Christmas has been and gone once more, and again I find myself pondering the special beers brewed for this special season. It’s a season that these days many people are as glad to see the back of as they are to welcome. It’s true that Christmas is a time of great pressure for many people. Gifts HAVE to be bought, and what you buy for Bob must be of an equal value to what you buy for Jane. Cards MUST be sent to obscure relations you wouldn’t recognise if you fell over them and to that couple you met on holiday seventeen years ago and haven’t seen since. Masses of food MUST be prepared and ready on time. People MUST be visited and at all time, you MUST look happy and full of joy.

If you’re anything like me, then that final requirement can get a bit stretched. What’s the answer? De-commercialise Christmas and just let everyone have a couple of days off work with their feet up? Sounds tempting, but what are the chances? No, we know the real answer – BEER!

I’ve picked out five beers that I supped over this Christmas, starting with a couple from the Cheshire-based brewery Blakemere, which also brews under the name of Northern.

Blakemere Ho Ho Ho 1 small

Blakemere Ho Ho Ho Hoppy Christmas enters with a high placement on the over-forced pun stakes. A light beer, Ho Ho Ho Hoppy Christmas weighs in at just 3.7%. It’s a mid-yellow in colour and sports only the thinnest of heads. Although there’s no indication on the bottle as to what type of beer this is, it’s a bitter, and a fairly ordinary one at that. The first taste impression is that it’s earthy, with a touch of soap. There is a growing hoppiness towards the finish, but it’s mostly earthy and soapy.

Blakemere Santa's Slide 2 small

A little stronger is Blakemere Santa’s Slide, described on the bottle as a ‘Yuletide Golden Best Bitter’. It’s as well to cover all options, I suppose. This is slightly darker in colour than Ho… etc., being more of a pale orange. The smell is good; hoppy and pithy. The taste delivers a smooth hoppiness with distinct citrus pith. The bitterness is never harsh and the flavours work nicely together to form a nice, rounded beer. Good.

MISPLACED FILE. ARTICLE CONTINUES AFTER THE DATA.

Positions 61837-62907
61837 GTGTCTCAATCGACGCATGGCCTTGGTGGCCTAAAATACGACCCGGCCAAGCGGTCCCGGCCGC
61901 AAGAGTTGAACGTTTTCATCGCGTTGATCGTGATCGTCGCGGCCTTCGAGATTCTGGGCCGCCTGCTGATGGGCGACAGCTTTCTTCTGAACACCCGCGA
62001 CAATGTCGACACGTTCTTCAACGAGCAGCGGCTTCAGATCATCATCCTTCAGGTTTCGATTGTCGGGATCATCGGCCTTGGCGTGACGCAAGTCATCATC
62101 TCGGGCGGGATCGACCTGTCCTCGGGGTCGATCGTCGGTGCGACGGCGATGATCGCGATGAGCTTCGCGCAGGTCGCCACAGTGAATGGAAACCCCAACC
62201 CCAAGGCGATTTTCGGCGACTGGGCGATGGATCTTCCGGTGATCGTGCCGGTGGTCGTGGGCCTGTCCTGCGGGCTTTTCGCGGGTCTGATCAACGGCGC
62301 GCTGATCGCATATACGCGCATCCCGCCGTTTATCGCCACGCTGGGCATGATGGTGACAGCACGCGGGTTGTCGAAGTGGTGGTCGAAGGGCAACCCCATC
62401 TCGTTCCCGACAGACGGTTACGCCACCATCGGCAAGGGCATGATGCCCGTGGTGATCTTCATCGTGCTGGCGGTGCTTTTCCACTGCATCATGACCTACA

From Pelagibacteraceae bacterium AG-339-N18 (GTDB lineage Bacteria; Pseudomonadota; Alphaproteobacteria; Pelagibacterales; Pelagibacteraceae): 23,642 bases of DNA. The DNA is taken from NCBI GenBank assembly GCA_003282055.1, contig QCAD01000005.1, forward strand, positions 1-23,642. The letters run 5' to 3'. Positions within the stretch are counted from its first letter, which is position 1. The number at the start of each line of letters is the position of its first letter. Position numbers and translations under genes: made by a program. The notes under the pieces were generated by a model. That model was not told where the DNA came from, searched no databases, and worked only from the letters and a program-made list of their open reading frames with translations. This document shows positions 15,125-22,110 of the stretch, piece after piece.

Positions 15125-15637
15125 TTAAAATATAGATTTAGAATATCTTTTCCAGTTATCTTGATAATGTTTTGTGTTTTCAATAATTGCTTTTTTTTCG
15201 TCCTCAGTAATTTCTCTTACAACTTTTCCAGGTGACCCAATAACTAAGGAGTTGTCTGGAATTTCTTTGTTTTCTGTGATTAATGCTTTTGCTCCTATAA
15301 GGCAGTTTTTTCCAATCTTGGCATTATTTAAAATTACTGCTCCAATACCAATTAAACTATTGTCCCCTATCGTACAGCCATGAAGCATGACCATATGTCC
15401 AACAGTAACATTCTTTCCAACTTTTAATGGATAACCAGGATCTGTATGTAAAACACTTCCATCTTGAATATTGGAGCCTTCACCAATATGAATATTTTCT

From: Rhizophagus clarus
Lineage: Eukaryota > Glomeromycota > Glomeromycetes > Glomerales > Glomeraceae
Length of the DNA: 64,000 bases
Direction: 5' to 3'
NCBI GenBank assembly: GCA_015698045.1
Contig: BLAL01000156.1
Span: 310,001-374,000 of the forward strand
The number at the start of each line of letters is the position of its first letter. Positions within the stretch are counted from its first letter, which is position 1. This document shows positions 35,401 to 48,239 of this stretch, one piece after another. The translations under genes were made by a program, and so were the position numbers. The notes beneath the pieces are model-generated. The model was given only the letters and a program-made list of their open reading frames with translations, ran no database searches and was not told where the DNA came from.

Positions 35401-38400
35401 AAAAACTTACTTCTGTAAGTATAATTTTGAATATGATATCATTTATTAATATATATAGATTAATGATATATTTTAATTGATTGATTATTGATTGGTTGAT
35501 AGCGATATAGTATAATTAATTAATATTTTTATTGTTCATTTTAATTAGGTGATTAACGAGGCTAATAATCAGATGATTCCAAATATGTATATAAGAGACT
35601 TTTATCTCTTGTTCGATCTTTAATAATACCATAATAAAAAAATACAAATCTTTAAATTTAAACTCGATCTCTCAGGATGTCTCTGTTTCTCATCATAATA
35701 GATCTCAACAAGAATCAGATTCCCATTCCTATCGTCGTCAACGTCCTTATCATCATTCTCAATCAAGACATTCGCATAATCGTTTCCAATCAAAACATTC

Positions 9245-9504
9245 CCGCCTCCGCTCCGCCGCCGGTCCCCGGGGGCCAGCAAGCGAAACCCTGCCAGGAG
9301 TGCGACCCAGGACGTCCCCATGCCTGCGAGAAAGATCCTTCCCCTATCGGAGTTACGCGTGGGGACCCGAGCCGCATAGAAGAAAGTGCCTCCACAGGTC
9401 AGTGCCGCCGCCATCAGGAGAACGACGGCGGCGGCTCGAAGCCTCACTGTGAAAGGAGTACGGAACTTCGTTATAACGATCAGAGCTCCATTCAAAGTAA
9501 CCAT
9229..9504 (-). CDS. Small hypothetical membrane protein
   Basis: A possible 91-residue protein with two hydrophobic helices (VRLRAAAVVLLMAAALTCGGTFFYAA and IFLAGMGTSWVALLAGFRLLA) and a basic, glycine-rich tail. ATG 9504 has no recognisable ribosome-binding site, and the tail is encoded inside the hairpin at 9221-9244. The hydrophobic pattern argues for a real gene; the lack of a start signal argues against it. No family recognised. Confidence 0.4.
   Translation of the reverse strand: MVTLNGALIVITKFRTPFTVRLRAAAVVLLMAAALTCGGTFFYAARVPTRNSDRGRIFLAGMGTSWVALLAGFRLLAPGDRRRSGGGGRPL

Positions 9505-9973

White Horse Rudolph the Red Nosed White Horse Beer small

Ho… etc. is joined in the over-forced pun stakes by White Horse Rudolf the Red Nosed White Horse Beer. Yeah. It’s 4.8% and is a dark red colour, tending to brown. I suppose those with a more poetic view of colours than mine would call it chestnut, Which is quite appropriate for this nutty beer. Warm toffee notes and a good deal of marmalady bitterness join with the nuttiness along with some citrus pith and fruit. Quite a complex, warming taste, and most welcome on a cold December evening.

George Wright Reindeer's Revenge small

George Wright Reindeer’s Revenge is a heftier affair, punching in at 5.1%. This is a lively beer as it pours, forming a big, frothy head, even when poured carefully. There’s loads of hoppy bitterness here with a good side order of grapefruit pith. The hops used are Citra, and have a distinct floral-citrus flavour.  Cracking beer!

Innis & Gunn Winter Treacle Porter 2 small

Finally, I treated myself to an Innis & Gunn Winter Treacle Porter. This beer is oak-aged for 39 days and has treacle added, as you probably guessed from its name. It’s by far the strongest of these beers at 7.4%, and it even comes in a box. It pours a lovely dark red, with a promising aroma of fruity malt. From the first sip, you can tell that this beer is from Innis & Gunn. There’s just something about that unique flavour. It has a surprisingly light touch at the start, but the flavour grows with treacle and molasses and hints of rich fruit. There is quite a noticeable spirituous overtaste, common to many beers of this strength. Throughout the taste, there is an unexpected but engaging dryness. Yum yum!

Although Christmas is now over, it’s still the depths of winter, so I’m still in dark beer mode. More to come…

Words and images are my copyright, please respect that. All you have to do is ask. Thank you.

Beer Bloggers New

 
2 Comments

Posted by on 7 January, 2013 in Bottled Beer

 

Tags: , , , , , , , , , , ,